America’s First “Trail of Tears” The Story of The Choctaw-Apache Tribe of Louisiana, Toledo Bend Lake
- Part I – Roots (290 years)
- Part II- Remedies
- Part III – Recipes
- Genealogy of Tribal Families
THE JOURNEY Of THE CHOCTAW-APACHE
“Into the No Man’s Land”
by Matthew Carlin
The story of the Choctaw-Apache Tribe weaves into the neglected history of the borderlands between Louisiana and Texas. Upon these grounds around the Sabine River, known to the Spanish as Rio de Sabinas (or Cypress River), our people’s saga reaches a powerful episode, when a dark turn tested the persistence of a strong community.
Chief Thomas Rivers is the elected chief of the Choctaw-Apache Tribe of Louisiana. It is the second largest state recognized tribe in Louisiana. He is pictured at the annual November Powwow leading the Veterans Day flag ceremony.
In 1773, Don Antonio Gil Y’barbo (1729-1809) befriended the refugees who had been forcibly marched by armed Spanish soldiers, from their Los Adaes homeland. The Spanish government would not allow the people to return to Louisiana but granted Y’barbo permission to settle them at an abandoned Spanish fort in Nacogdoches, Texas. Over 50 years later, Y’barbo’s grandson, Alcario Ebarb, led the descendants of the Los Adaes natives to their ancestral land forming a community that evolved into Ebarb. Alcario is the great grandfather of there book authors.
“I searched for this book, America’s First “Trail of Tears,” The Story of the Choctaw-Apache Tribe of Louisiana on Toledo Bend Lake. I want to sell it in Books Along The Teche.”
– Lorraine Kingston, New Iberia, Louisiana.
“Thank you so much for capturing our Native American culture/history in those two wonderful books.” Please accept this Army Coin as a token of appreciation for your support to our Great Nation and the Men and Women who defend our Freedon111” God Bless y’all.”
– Joe and Lynne Sepulvado-Kansas
“My staff and I have been leafing through the wonderful images and the recipes. It will be a valuable addition to the museum’s collection, as we have many Choctaw baskets. Looking forward to meeting you.”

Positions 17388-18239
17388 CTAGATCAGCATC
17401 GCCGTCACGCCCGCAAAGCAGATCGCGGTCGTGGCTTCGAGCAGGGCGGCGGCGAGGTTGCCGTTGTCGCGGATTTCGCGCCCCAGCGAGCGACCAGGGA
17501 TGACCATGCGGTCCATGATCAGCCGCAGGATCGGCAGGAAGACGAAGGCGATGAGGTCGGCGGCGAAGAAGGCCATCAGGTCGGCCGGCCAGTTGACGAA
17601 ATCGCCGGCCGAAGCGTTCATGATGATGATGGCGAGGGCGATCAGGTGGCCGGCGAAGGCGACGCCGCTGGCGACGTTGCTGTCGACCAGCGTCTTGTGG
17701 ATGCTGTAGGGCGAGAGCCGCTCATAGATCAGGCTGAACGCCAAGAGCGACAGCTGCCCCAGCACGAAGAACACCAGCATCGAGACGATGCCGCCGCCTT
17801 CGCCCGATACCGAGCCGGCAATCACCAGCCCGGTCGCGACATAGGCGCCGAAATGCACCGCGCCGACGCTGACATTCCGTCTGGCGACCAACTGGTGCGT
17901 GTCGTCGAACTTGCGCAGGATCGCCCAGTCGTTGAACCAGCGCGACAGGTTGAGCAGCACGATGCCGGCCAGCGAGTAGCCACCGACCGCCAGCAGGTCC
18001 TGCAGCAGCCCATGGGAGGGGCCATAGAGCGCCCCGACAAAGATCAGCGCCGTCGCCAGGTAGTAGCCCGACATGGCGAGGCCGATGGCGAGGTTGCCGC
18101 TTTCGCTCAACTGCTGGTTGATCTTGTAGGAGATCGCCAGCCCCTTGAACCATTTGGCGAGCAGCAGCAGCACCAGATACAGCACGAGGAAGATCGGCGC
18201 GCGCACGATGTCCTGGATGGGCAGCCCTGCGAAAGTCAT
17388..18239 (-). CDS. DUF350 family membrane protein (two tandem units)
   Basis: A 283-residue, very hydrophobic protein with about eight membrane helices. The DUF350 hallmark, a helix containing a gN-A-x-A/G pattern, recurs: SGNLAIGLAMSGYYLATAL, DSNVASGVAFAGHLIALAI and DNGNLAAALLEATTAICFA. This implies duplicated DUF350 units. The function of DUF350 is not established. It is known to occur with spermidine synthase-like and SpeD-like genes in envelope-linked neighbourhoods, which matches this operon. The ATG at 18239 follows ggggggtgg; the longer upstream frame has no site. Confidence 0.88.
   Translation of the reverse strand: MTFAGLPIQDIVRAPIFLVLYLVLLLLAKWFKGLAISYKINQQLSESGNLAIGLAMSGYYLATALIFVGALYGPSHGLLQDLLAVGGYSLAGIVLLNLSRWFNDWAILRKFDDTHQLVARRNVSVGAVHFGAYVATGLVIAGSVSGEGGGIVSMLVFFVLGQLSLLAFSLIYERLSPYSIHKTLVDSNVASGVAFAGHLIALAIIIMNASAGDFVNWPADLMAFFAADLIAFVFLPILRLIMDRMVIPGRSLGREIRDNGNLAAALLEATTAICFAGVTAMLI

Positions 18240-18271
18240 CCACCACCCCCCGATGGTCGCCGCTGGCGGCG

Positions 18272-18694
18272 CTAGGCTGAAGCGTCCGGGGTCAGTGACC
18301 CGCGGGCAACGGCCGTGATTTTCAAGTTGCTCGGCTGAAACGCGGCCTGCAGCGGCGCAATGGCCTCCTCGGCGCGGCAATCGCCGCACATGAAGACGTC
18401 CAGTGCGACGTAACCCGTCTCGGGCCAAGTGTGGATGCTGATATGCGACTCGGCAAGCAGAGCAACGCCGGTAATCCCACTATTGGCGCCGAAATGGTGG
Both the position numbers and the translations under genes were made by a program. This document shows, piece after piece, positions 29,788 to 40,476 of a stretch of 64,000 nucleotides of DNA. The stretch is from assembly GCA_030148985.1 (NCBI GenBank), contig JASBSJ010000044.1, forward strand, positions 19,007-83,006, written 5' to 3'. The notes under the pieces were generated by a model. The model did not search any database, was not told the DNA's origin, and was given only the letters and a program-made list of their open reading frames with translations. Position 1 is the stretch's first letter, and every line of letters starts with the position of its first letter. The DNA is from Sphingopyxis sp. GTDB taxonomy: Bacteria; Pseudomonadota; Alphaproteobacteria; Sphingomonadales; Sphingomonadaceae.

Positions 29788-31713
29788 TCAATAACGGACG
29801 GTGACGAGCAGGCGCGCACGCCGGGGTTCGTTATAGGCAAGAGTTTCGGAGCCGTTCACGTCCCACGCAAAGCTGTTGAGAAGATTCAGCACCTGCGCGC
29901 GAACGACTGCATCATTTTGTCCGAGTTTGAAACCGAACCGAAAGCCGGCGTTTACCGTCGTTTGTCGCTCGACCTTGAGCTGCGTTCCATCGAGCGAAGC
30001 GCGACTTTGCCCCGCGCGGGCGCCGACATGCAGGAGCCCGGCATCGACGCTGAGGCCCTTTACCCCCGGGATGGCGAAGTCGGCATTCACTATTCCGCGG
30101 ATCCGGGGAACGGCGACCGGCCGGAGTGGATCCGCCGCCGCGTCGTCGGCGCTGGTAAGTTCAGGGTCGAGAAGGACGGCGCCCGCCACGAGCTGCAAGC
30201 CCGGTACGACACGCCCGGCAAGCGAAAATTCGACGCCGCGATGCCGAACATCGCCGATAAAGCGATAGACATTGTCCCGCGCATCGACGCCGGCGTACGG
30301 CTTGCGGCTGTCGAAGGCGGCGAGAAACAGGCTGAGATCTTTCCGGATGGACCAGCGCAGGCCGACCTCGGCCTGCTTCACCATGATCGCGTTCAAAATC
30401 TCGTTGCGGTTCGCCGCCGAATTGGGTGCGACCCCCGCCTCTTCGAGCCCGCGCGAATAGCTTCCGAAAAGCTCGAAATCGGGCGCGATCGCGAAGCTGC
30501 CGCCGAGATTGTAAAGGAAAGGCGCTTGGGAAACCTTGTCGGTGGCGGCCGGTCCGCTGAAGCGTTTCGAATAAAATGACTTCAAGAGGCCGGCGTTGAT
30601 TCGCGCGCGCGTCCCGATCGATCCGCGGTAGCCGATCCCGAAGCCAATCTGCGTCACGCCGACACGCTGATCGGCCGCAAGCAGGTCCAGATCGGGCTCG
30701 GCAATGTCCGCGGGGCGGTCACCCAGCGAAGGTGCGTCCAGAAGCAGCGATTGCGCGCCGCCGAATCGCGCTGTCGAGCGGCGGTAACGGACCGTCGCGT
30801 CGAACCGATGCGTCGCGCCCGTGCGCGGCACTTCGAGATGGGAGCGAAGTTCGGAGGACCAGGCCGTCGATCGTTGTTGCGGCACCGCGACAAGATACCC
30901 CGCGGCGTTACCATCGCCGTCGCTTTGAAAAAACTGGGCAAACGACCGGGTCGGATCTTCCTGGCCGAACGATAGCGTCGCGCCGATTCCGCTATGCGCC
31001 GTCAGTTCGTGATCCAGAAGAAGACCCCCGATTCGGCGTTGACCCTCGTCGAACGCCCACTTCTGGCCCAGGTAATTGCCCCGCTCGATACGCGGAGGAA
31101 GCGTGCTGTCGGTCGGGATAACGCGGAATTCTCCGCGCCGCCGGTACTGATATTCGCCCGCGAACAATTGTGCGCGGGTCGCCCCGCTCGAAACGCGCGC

– Nita K. Cole, Curator and Archivist Louisiana State Exhibit Museum-Shreveport
“Yes, the we are interested in your new book and want to sell in the French Market.”
– Linda Henderson, Natchitoches, La.
“Dorsey, I received your book today and it is truly wonderful. What a wealth of information y’all have packed into it and pictures are really nice.”
– R. Martin Guidry- Baton Rouge
“We are looking forward to adding these to our collection. Thank you for your efforts to write this book.
– Howard L. Coy Jr. Vernon Parish Library
“Good Afternoon, Mrs. Dorsey, I received the book. Great Job! I love the photos and I love that you included Jana (my best friend from school). “
– R. Cody Bruce PhD (c), MSN Ed, RN,CNE- Round Rock, TX.
“We look forward to your presentation on the history of the Choctaw-Apache Tribe at the opening of the Zwolle Railcar Museum during the annual October Zwolle Tamale Fiesta. ”
– Edith Palmer, Zwolle
“Dorsey, will you work on the Choctaw-Apache exhibition for the new Many Railcar Museum opening next year? You will be teaming up with Robert Caldwell.”
– Mary Brocato, Many Alderwoman at Large.
Lousiana Cooking by Native American Choctaw-Apache
Recipes and Memories with Family and Friends
Enjoy over 80 heirloom recipes and real life stories of a Northwestern Louisiana tribal community with roots in the eighteenth century. The author’s great, great grandmother graces the cookbook cover.
The print edition of the historic Choctaw-Apache Cookbook is sold out. A Digitial Edition is now available for $5.00. View on this website or download a pdf version for your very on keepsake cookbook. The historic Tribal cookbook preserves recipes and history of the Choctaw-Apache Tribe of Ebarb.
Blackberry Jelly Cupcakes YUM!!
Rosie Meshell Ebarb and husband Tom Meshell Ebarb’s vegetable garden in the backyard of their Shreveport home, provides jar bounty of fresh peas, pepper, squash, garlic, onions, watermelons, cantaloupe, and plums. Their heritage garden keeps them connected to their roots in Ebarb, Louisiana. Rosie’s blackberry jelly makes delicious icing for cakes and cupcakes. Rosie and Tom are members of the Choctaw-Apache Tribe of Ebarb.
- 4 cups of blackberry juice
- 1 box SURE-JELL fruit pectin
- 1/2 teaspoon butter
- 4 cups sugar
1. Wash jars thoroughly and place in hot water until ready to use.
2. Crush berries. Pour fruit into damp cheesecloth, tie it closed; hang and let drip into bowl until it stops. Press gently. Measure 3 ¾ cups juice into saucepan.
3. Stir pectin into saucepan with juice. Add butter to reduce foaming. Bring to full boil. Stir in sugar, return to boil and stir constantly for 1 minute. Remove from heat and remove any foam.
4. Ladle into jars with ¼ inch from the top. Cover with lids and screw bands tightly. Place jars on elevated rack., water must cover jars 1-2 inches. Cover and bring to boil. Process 5 minutes. Remove jars and cool. Make sure lids are well sealed.
CUPCAKES..Almost any cake batter bakes either mini or muffin size cupcakes. Follow directions. Reduce cooking time for mini ones. To keep from sticking use parchment baking cups in your muffin pans. Non-stick.